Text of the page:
‘Not the kind who protest in the streets / But in the classroom.’

‘Why are you crying,
if you didn’t even know them?’ Anna Humphrey wrote these poems about the women (one for each, by name) killed in the Montreal Massacre when we were all their age, or younger, more than a decade after it happened.

Anna Humphrey wrote these poems about the women (one for each, by name) killed in the Montreal Massacre when we were all their age, or younger, more than a decade after it happened. And every year on this date, I am amazed at (and grateful for) how she managed to make less of a mess out of all the horrible things we feel about it.

After more than a decade of us pestering/crediting her every year, she has licensed their use through Creative Commons, so please share if they mean something to you.

14, As More Than Just a Number

by Anna Humphrey

For Genevieve Bergeron, 21
Because you bled one week of every month.
Because you wanted to build bridges and towers.
Because you weren’t at home dusting the den.
Because, for no reason.
Because “The gunman suffered a brutal upbringing”
Because the world has gone mad, gone sad.
Because you were there.

For Helene Colgan, 23
At 5:30, the paper says,
on Dec. 6
he began to roam the halls
hunting humans
with two ammunition belts
criss crossed on his chest;
a semi-automatic,
and a knife
and his eyes – cold
and his hand – steady
And in the paper they quote,
“It was just like Rambo.”
But what would you say, Helene,
if you could say?
Probably just
that it wasn’t fair;
that Rambo
only shot
the bad guys;
that your gunman
was shorter,
much scrawnier,
and no kind of hero.

For Nathalie Croteau, 23
When he spat:
like a dirty taste
from his mouth
you were the only one who said ‘no’
You said, “We aren’t.
Not the kind who protest
in the streets.”
Probably your last words
Probably not quite true
Not the kind who protest in the streets
But in the classroom.
The kind who would challenge,
the kind who would speak up;
try to save thirteen women
and herself
when everyone else
had lost their words.
Brave Nathalie
in coffin #8.

For Barbara Daigneault, 22
Later, they talked about the men
and the guilt
He was smaller than me,
I could have jumped him.
Could have
Should have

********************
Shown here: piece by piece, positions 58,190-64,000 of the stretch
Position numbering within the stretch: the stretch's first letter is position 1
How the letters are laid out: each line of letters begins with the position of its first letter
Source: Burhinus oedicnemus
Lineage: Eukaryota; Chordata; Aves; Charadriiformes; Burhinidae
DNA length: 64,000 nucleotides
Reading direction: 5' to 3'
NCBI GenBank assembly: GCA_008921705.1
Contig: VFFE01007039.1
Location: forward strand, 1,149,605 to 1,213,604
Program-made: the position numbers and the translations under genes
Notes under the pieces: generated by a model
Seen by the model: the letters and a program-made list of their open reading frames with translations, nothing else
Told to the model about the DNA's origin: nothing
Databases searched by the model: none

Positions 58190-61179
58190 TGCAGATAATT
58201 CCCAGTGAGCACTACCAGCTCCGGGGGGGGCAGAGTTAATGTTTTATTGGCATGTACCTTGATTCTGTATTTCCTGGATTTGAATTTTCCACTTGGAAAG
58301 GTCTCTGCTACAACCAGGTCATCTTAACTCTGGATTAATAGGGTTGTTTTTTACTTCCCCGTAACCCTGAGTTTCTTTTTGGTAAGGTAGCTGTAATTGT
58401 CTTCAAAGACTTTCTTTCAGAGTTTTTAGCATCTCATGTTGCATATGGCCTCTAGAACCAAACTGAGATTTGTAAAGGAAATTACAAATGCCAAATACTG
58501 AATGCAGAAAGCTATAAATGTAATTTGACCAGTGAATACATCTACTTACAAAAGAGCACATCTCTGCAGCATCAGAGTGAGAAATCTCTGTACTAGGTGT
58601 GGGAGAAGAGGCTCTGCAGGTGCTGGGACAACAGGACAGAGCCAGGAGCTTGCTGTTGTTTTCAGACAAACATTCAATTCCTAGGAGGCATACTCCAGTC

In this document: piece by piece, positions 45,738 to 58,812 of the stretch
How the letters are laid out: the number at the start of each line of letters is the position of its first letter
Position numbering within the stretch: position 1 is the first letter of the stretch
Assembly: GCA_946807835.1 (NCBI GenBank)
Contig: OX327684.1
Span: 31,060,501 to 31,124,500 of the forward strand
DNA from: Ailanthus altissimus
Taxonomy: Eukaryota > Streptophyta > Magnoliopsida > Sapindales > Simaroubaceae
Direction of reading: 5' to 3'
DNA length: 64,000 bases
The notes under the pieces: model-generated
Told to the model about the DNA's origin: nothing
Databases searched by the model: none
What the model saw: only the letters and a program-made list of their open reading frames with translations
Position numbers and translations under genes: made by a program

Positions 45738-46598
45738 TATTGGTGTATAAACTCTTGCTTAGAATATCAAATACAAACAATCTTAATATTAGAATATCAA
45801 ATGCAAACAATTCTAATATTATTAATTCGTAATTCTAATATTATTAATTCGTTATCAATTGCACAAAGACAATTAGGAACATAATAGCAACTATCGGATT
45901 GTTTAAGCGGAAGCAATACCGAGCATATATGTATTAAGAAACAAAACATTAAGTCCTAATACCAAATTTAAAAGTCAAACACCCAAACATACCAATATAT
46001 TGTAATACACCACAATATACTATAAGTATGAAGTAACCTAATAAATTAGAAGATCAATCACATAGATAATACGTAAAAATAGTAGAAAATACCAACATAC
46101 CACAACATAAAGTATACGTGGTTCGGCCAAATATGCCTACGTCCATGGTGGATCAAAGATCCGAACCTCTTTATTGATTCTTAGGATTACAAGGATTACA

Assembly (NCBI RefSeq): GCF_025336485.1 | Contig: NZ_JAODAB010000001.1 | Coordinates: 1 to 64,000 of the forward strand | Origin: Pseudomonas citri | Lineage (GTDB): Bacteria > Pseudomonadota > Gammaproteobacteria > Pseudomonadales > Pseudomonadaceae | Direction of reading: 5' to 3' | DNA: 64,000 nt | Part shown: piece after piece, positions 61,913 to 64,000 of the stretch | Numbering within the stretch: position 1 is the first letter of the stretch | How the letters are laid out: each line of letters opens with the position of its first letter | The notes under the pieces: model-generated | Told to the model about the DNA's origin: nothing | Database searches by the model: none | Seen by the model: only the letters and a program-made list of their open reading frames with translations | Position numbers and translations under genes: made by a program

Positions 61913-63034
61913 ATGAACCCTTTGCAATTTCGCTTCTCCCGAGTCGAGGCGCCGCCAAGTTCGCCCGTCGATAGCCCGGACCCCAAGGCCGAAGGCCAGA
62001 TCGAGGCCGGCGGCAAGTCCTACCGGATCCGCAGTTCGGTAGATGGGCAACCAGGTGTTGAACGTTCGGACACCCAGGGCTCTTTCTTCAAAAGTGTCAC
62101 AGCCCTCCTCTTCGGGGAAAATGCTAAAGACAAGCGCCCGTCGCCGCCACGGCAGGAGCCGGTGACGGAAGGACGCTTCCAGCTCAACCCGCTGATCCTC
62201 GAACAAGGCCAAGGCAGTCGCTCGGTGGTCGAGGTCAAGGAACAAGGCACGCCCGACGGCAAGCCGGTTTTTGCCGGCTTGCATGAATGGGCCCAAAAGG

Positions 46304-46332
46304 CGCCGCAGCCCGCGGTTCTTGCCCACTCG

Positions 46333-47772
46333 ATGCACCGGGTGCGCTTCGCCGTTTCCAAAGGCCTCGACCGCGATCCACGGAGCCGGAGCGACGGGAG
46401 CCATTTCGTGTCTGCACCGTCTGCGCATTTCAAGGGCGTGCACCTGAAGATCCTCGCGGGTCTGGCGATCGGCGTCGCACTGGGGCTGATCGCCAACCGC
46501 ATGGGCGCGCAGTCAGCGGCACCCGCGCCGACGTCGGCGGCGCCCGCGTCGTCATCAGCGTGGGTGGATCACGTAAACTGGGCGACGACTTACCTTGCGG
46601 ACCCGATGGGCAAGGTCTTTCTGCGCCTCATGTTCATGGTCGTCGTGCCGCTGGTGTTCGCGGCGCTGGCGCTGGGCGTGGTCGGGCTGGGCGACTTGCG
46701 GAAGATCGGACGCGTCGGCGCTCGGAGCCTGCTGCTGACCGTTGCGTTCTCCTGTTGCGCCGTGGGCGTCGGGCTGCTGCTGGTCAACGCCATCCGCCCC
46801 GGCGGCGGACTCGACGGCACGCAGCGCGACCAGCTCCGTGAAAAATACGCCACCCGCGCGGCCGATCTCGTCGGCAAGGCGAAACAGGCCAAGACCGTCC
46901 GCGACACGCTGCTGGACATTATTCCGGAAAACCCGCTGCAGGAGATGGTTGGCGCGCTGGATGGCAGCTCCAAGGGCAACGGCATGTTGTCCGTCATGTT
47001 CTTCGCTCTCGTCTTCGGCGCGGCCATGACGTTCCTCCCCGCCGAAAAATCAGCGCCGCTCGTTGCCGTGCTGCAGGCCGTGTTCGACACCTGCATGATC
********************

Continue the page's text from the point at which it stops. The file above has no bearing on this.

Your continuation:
Would have
Could have been the hero
Should have hit, kicked,
slugged him hard,
sprayed a fire extinguisher
in his eyes.
Would have, if only
I’d thought of it in time.
Could have bashed his teeth out
Should have thrown him through
the wall.

For Anne-Marie Edward, 21
21 is very young
only 17 + 4.
21 should be camping in the Gatineau
Backpacking, hitchhiking,
meeting the man of her dreams
21 drinks cold coffee and works
late into the morning, on drafts
of a paper
she really should have started
last month.
21 drives with her music
turned up loud
and worries where
she’s going
with this life of hers
and whether or not
she can pay off
the phone bill
21 thinks often of a house
in a quiet neighbourhood
and a wedding dress
with a nice head piece
or veil
not too fancy,
and not too soon,
but not so very far off either.

For Maud Haviernick, 31
(Quotes taken from the Ottawa Citizen)
“The man who killed 14 women on Wednesday had trouble relating to women and couldn’t keep a steady relationship.”
“No way,”
you might say.
“Well, then… it’s okay.
Was he beaten as a child?
In high school, was he wild?
Was he reckless? Was he tough?
Did he just need more love?
Or was he bullied? Did they taunt him?
Did they pants him?
Did they punch him?
Did his mother make him bad?
Was she absent? Was his dad?
And how is it no one saw it?
no one caught it?
no one thought it?”
“He had difficulties in expressing his need to love and be loved. He was a very troubled individual, who suffered a brutal upbringing.”
“No way,”
you might say,
“well then…
it’s okay.”

For Maryse Leclair, 23
It didn’t seem any different
when his alarm went off
at 6:30
like every morning
just like it does
every morning
And when your father
read the newspaper,
put on his uniform-
when he secured his gun
in the leather holster,
how was he to know
he would walk
through his daughter’s blood
towards her killer
lying shot through the head
in a third floor classroom?
All in a days work.
All in a days work.
All in a days work.
Not today.

For Anne-Marie Lemay, 27
You were just an Everywoman.
Nothing personal, Anne-Marie.
You were Everywoman
who turned her back,
Everywoman who wouldn’t let him
buy her a drink,